Washington, April 8 (ANI): Animals that live their entire lives without oxygen and surrounded by 'poisonous' sulphides have been discovered for the first time, deep under the Mediterranean Sea.
Roberto Danovaro, from the Polytechnic University of Marche, Ancona, Italy, and his colleagues say that the existence of multicellular organisms (new members of the group Loricifera), shows that they are alive, metabolically active, and apparently reproducing in spite of a complete absence of oxygen.
During the study, the researchers retrieved sediment samples from a deep hypersaline anoxic basin (DHABs) of the Mediterranean Sea and studied them for signs of life.
"These extreme environments have been thought to be exclusively inhabited by viruses, Bacteria and Archaea. The bodies of multicellular animals have previously been discovered, but were thought to have sunk there from upper, oxygenated, waters. Our results indicate that the animals we recovered were alive. Some, in fact, also contained eggs," said Danovaro.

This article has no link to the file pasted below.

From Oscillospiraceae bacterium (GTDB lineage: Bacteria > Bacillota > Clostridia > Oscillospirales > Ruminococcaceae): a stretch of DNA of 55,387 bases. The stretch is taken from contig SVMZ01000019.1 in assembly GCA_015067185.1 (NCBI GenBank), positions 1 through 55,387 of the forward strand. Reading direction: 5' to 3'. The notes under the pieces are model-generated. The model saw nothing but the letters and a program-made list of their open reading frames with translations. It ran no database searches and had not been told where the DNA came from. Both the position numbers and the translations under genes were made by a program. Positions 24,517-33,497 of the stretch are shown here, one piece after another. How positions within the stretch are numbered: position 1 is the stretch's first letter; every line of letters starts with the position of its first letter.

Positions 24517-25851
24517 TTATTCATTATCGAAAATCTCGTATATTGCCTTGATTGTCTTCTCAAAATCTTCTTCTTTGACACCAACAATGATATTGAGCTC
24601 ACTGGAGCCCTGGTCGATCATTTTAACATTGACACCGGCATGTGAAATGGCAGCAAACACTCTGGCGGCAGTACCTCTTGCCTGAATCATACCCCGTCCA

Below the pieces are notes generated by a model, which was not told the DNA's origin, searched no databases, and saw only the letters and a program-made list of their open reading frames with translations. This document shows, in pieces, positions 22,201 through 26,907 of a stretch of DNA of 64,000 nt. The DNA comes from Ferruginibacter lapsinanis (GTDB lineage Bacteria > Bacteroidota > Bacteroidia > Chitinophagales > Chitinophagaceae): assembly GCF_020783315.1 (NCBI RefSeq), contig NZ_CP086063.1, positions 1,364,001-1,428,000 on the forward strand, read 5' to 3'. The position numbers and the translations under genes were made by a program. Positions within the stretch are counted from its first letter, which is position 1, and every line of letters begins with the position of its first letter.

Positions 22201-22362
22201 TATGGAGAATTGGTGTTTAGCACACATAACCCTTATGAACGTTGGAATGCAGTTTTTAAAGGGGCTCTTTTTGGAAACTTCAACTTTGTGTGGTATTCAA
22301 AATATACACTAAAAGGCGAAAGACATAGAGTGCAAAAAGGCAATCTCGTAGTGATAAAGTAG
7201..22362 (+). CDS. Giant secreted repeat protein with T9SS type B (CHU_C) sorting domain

Electronmicroscopy shows that instead of aerobic mitochondria, these animals possess organelles resembling the hydrogenosomes found previously in unicellular organisms (protozoans) that inhabit anaerobic environments.
According to Lisa Levin of the Scripps Institution of Oceanography, the implications of this finding may reach far beyond the darker parts of the Mediterranean Sea floor.
The research appears in the open access journal BMC Biology. (ANI)